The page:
Shuzan’s disciple asks the Buddha’s same question of the broken shippe, but leaves the back door open for affirming and negating. As with the Buddha after his four sights up until his enlightenment, the wall of language and alienating identification persisted for Shuzan’s disciple, who having uttered the full truth doesn’t yet realize that it was not all said. Only by virtue of his double mis-recognition does the Buddha finally become awakened. If his disciple returned Shuzan’s message to him in inverted form, the form of the broken shippe, the “This” which Hegel shows already betrays its supposed concreteness and stability by being the highest abstraction and negation, what should Shuzan say then, if he is to effect the same dialectical reversal that his student makes?


Written by Joe

April 25, 2009 at 11:56 pm

6 Responses

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  1. Would you be saying in your description that the Buddha went through the two sides of an active-reactive nihilism of renunciation to a reactive-passive nihilism of repudiation? Doing this with a totally different view of the self-other matrix?

    Ted Bagley

    April 26, 2009 at 10:16 am

  2. I’m not sure what you mean by “a reactive-passive nihilism of repudiation,” but it sounds like like a way of saying of “critique.” I’ll have to think about the rest though.


    April 26, 2009 at 10:30 am

  3. The Buddha showed by his first renunciation that his reference point for having a different point which was dependent on his old point of view to exist. He experience being right back where he started in the first place. Later he saw with no thought of the old the really new could come forth.
    It’s kinda like our discussions of a new language of ecology. We need to forget the old lingo instead of renouncing it as bad. We think of it as irrelevant instead.

    Ted Bagley

    April 26, 2009 at 10:41 am

  4. I get that last bit. It’s the detour through the Nietzschean lingo that threw me off. The first part of it sound straight-forward enough, but the “reactive-passive” thing just makes me wonder. Repudiation in what sense? Nietzsche, too, writes of forgetting before forgiving, which makes me wonder where you are going with the other stuff.

    The Buddha identifies with the four-sights, but what I am calling his second mis-take is his particular identification with the mendicant. It is not a mistake in the sense that I think he should have done something else, but a mis-take in the sense that Hegel starts the Introduction to the Phenomenology:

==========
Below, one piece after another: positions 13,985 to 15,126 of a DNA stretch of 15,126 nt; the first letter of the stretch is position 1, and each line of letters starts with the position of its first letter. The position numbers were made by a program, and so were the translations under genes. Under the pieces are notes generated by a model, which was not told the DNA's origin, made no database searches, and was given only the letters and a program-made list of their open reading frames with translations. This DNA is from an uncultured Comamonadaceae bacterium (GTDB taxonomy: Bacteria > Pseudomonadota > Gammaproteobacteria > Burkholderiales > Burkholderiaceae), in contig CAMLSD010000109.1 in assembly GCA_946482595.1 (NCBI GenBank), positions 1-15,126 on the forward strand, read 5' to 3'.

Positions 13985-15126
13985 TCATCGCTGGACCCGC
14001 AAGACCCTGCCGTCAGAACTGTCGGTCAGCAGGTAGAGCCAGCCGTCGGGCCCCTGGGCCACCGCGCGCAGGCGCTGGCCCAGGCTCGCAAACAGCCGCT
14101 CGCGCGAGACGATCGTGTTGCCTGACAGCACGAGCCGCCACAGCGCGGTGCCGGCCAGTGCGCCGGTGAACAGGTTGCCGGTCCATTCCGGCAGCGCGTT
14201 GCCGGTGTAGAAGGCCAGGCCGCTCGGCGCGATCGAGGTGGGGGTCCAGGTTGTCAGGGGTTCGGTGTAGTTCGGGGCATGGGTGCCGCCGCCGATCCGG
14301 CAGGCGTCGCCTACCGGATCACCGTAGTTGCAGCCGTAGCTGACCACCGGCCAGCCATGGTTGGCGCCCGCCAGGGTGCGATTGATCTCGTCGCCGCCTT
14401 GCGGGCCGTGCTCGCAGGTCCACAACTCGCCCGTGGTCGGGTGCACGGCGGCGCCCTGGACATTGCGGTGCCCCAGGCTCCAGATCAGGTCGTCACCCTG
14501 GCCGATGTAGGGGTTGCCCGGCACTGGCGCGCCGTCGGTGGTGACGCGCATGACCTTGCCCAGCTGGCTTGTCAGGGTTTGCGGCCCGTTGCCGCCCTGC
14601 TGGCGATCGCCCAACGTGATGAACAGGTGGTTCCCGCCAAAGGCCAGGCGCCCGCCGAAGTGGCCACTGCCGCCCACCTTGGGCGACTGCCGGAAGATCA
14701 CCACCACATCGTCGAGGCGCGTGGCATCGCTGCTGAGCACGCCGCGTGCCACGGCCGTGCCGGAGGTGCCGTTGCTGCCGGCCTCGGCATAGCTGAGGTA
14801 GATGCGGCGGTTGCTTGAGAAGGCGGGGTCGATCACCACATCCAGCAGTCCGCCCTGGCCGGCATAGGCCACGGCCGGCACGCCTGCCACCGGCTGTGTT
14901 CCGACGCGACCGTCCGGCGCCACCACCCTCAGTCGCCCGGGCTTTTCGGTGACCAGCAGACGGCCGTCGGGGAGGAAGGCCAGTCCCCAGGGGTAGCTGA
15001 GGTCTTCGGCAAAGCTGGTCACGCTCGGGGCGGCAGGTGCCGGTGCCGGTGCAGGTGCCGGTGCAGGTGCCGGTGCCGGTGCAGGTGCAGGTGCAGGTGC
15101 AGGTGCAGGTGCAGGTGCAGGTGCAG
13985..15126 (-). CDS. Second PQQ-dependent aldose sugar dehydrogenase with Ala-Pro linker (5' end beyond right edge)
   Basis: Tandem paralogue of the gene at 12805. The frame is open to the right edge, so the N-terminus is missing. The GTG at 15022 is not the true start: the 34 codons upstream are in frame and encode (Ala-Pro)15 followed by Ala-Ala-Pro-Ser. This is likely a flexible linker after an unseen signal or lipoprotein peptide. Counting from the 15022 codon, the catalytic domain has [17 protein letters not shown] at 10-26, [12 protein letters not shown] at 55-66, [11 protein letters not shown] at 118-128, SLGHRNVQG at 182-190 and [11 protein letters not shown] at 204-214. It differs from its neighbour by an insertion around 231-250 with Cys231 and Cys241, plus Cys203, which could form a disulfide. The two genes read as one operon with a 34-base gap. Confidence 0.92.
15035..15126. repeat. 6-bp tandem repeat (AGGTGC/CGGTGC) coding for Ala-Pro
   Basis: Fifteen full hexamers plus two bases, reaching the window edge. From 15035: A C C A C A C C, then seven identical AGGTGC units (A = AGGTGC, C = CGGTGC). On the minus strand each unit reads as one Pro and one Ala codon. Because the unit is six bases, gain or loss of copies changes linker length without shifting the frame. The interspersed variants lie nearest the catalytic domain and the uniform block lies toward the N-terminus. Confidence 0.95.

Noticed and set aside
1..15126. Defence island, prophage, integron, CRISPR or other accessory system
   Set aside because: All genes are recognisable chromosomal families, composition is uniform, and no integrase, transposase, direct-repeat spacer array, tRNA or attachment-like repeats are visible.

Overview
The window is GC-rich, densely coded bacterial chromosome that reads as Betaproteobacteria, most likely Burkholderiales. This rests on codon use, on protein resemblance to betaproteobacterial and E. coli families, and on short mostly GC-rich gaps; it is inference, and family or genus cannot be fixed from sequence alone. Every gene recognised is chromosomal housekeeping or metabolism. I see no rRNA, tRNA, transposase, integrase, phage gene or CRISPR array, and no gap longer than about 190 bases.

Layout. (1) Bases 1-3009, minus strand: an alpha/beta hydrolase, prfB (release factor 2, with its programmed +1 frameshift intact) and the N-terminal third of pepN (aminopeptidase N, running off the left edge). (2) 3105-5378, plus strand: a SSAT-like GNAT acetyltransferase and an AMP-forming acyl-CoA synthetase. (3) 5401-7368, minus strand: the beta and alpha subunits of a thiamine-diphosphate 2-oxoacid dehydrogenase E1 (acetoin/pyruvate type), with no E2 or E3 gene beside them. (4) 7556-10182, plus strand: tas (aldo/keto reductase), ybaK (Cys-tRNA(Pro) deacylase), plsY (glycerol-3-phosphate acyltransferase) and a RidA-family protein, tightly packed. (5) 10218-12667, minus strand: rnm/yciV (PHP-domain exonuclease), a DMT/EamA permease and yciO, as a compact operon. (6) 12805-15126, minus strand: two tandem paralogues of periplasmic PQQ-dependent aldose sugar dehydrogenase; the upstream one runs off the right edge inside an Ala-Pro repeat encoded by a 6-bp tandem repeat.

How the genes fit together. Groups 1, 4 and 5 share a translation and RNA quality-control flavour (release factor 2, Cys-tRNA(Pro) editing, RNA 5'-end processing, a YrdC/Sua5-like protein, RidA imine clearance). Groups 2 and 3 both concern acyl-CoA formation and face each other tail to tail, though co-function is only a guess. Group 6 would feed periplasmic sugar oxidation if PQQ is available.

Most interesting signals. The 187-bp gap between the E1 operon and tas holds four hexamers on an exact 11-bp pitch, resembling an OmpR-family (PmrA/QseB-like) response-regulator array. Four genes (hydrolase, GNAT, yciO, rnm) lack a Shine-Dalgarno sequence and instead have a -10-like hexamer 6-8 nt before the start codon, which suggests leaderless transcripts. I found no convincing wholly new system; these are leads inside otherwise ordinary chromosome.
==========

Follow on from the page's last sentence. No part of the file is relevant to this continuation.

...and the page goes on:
It is natural to suppose that, before philosophy enters upon its subject proper — namely, the actual knowledge of what truly is — it is necessary to come first to an understanding concerning knowledge, which is looked upon as the instrument by which to take possession of the Absolute, or as the means through which to get a sight of it.

    As Jay Bernstein says in his class on the Phenomenology, this sentence is false—though it is not Hegel’s sentence, but the sentence of the epistemologists. “Mis-take” in the sense of mis-recognition, from which as Zizek is want to claim arises the truth. You say that “he experiences being right back where he started in the first place,” and I want to apply a Zizek: though we return, we do not return to the originally lost starting place. “Firewood becomes ash, and it does not become firewood again,” Dogen writes.


    April 26, 2009 at 8:26 pm

  5. As I write elsewhere:

    “Returning to this life means leaving [by means, perhaps we could say, of forgetting] the impossible something out of the picture that we all strive so hard to put into it.


    April 26, 2009 at 8:32 pm

  6. Buddha’s mis-take is the “choice” of becoming an aesthetic was based on his mis-recognition that he realized later. Yes? He did in fact have to do it to see that his choice was futile. Where he started in the first place was to see that he had no choice at all.
    An avoidance and a rejection of relevance being quite different from each other, like I said. The language of one that renounces(avoids) is dependent on the language of what he is renouncing. An alcoholic is always thinking of alcohol, albeit in a negative sense. One who does not want suffer is always thinking of suffering, albeit to get rid of it. I believe Zizek has said the same thing. And Timothy Morton also, for that matter.
    Mis-recognition was the basis of Buddha’s suffering and was mis-recognition he transcended.
    I believe the quote by not-Hegel does at least hint that knowledge is paranoid and therefor is always pointing to the other side of what it is saying.
    As far as Dogen is concerned, I would have to say that firewood does not become ash as firewood dies to itself and ash arises from nowhere.
    I think your last statement that you wrote elsewhere has to do with ethics of speaking well. Otherwise, the Real of being alone would overcome us. Yes?
    I think Deleuze charts up Nietzsche’s nihilism much like the Four Truths.

    Ted Bagley

    April 26, 2009 at 10:29 pm